I write about monsters in my speculative fiction and I love to read about monsters. One of my favorite fairy tales has always been Beauty and the Beast and it has had a profound influence on my fantasy and romance writing. Of course, I could say the same thing about Jane Eyre and Pride and Prejudice, but those also are their own kind of Beauty and the Beast stories.
When a friend and I were discussing my beauty and the beast influence, most recently seen in A Monster and a Gentleman which came out in Hot Dish this year with my pseudonym, I wondered what that meant about my mindset and mentality toward men and women and gender roles. Did my repetition of the beauty and beast trope mean I was casting myself as a helpless maiden needing to be saved by a man who was a monster? What did this say about my dating history and my relationships? My friend, Corinna, said that actually she thought I thought I was the monster, not the beauty. That gave me a different perspective. I think this really came out in Cassia in Silent Moon. I identified with the struggle for acceptance and self-acceptance of being a monster/flawed/an outcast. Silent Moon, a Gothic romance with werewolves, ghosts and fairies is currently available as an ebook but should be out in print in October and available on Amazon.
There are resources I turn to when I write fantasy beasts and monsters. Below is list of places I go when I want to learn more.
Shifter mythology, stories and theories. I write stories about shape shifters, not just werewolves, though they do make an appearance in Silent Moon.
The home page looks like a barren sitemap, but rest assured, there is a wealth of information on any kind of monster imaginable, with links to external sites as well as internal.
Here is a longer list of better known monsters and useful info about them from the Monstrous.com website.
This is a good starting point for goblin information. It gives brief descriptions of the various kinds. Since I write about the bogyman in Wrath of the Tooth Fairy, it gave me a good way to see the relationships between him and other goblins.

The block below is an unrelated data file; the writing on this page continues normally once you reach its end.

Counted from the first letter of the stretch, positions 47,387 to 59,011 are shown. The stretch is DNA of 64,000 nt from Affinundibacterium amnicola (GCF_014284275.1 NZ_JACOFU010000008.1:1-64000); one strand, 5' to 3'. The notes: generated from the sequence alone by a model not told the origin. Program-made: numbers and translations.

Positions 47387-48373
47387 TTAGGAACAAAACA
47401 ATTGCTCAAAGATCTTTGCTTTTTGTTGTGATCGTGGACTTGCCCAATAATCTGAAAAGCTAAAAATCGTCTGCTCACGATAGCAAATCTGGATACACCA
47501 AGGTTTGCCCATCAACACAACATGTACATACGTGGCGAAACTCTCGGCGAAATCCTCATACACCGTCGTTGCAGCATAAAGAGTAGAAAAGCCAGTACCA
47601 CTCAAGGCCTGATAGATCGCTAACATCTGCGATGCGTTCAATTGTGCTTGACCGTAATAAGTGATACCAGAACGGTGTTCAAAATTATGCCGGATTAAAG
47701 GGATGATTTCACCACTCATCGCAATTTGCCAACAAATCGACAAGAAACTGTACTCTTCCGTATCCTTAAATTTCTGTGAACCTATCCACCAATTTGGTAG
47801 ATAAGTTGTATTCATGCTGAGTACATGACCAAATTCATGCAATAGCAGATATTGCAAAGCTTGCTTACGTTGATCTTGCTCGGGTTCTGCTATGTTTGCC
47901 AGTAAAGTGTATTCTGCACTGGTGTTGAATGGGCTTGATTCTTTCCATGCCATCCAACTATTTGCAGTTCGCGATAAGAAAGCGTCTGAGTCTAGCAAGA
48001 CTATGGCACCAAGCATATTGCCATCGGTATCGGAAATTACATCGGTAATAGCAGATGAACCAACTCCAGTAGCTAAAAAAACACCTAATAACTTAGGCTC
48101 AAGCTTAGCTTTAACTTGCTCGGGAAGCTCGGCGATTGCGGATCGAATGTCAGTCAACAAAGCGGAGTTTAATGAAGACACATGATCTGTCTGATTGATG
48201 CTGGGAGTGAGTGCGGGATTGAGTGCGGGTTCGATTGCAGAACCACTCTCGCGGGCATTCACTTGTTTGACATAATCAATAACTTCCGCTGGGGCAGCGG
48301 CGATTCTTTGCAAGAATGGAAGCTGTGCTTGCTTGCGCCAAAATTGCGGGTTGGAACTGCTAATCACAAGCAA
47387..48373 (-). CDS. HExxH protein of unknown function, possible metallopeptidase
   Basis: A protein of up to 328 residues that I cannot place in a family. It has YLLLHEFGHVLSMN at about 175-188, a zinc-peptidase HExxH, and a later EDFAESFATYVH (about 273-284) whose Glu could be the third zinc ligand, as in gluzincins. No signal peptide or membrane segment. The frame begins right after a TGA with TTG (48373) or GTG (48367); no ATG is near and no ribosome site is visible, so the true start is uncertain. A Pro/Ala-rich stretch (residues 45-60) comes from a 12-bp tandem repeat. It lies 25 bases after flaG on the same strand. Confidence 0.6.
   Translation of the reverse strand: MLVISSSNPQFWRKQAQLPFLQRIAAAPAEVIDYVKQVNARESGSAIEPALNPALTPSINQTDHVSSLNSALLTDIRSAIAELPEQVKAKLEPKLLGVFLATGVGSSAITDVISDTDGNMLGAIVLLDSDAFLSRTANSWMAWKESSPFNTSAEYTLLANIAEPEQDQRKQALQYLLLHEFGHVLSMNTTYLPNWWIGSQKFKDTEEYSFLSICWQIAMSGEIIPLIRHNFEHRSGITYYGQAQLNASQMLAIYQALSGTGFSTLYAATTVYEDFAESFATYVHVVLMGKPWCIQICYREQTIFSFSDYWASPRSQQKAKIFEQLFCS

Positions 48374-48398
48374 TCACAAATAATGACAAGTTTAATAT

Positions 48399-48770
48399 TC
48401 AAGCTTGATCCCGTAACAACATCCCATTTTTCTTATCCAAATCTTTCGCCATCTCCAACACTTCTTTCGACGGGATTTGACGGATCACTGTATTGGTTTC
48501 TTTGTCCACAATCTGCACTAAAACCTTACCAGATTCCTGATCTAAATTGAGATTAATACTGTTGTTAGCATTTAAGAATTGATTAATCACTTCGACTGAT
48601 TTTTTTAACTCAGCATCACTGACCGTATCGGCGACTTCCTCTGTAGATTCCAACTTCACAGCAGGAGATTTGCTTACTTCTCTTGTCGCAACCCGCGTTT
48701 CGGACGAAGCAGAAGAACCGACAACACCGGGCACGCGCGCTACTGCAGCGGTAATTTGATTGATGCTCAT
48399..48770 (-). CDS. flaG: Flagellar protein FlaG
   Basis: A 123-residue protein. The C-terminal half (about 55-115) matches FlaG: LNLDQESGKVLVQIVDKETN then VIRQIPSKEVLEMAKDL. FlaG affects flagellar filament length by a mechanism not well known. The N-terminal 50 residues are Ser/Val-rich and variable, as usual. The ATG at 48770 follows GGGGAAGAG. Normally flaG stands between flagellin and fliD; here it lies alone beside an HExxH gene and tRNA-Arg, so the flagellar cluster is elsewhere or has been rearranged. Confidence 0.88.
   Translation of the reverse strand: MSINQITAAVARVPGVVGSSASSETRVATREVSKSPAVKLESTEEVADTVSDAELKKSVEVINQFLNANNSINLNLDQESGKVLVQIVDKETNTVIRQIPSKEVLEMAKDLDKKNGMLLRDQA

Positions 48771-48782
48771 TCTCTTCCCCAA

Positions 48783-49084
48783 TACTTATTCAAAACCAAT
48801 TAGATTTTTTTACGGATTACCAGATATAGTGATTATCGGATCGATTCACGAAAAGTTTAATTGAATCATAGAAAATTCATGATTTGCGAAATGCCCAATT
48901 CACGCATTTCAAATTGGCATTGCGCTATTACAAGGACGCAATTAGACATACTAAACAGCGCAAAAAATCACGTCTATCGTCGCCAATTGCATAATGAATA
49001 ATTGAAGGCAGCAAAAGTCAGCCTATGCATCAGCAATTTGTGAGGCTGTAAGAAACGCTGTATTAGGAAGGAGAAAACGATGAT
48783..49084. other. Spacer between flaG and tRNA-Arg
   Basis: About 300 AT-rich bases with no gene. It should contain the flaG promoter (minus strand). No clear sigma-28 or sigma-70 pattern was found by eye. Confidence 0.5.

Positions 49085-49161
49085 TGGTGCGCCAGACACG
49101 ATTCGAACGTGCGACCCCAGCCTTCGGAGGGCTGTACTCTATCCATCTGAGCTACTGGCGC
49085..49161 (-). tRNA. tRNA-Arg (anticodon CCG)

Grendel and Beowulf
I am especially interested in all the mistranslations and the potential changes from the original text that may depict Grendel’s mother as a monster rather than a warrior.
Ten Monsters from Mythology You Do Not Want to Meet
Many of these I have never heard of which made it a fun read.
Sometimes I need a quick reference to multicultural monsters and this is succinctly stated and easily organized, probably because it is for kids. My story, The Osiris Paradox used the Egyptian gods and mythology as a basis for an ancient Egyptian science fiction story in Sword and Laser.
Maybe because I am part Irish and Scottish I enjoy the folklore of my ancestors. I am always wanting to learn more.
During my time of living in Japan, going to museums, looking at the art, and talking to my Japanese coworkers I became more aware of and inspired by the rich culture, traditions and history that influences modern Japanese horror and pop culture. My Dear Jezzy series of love advice for monsters in Daily Science Fiction was in part inspired by Japanese oni in the column, “Oni You.”
This is a funny take on monster myths with some great history thrown in.
Obviously if you are going to write a scientific report about monsters you have to know what genus and kingdom it comes from.
Modern Monster Mythology
I have a feeling more modern monsters are going to make it into my Wrath of the Tooth Fairy series and other stories as a result of this website.
Rare World Monsters
North American Monsters
What resources help you write fantasy and monsters?